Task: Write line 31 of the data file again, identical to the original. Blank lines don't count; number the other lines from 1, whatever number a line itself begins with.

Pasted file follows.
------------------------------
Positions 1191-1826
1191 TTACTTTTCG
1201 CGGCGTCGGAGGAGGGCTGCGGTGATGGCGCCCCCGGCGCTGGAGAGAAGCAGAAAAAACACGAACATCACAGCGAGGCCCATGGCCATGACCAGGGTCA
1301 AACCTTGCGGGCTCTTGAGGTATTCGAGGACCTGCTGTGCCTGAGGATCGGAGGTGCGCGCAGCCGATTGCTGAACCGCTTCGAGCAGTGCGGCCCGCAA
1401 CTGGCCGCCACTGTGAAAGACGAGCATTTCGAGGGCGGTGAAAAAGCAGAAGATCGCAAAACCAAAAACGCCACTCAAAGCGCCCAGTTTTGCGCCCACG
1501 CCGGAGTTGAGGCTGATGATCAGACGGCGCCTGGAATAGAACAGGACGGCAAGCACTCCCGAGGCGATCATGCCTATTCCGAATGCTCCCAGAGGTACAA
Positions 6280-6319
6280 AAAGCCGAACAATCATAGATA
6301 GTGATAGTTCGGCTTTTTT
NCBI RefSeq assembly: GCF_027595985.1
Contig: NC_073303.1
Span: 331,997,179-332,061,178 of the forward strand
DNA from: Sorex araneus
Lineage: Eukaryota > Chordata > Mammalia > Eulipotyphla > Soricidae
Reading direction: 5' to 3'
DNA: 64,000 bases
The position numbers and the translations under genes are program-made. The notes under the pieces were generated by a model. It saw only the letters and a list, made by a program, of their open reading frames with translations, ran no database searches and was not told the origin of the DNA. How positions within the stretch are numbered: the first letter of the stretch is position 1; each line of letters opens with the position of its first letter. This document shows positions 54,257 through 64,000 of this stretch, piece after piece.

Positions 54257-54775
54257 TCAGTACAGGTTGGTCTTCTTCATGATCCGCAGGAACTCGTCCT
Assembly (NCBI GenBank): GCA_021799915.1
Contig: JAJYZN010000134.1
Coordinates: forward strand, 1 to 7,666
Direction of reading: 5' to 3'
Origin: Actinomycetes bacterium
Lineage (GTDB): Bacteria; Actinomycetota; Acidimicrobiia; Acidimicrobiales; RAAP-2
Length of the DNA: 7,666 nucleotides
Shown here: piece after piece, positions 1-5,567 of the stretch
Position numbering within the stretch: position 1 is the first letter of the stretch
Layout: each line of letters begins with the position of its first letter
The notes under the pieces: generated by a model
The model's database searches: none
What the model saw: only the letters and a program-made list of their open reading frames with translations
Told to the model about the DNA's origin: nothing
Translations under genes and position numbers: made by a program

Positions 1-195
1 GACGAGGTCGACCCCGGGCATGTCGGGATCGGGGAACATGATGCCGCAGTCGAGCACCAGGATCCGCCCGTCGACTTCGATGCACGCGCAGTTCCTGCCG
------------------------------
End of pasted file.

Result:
The model's database searches: none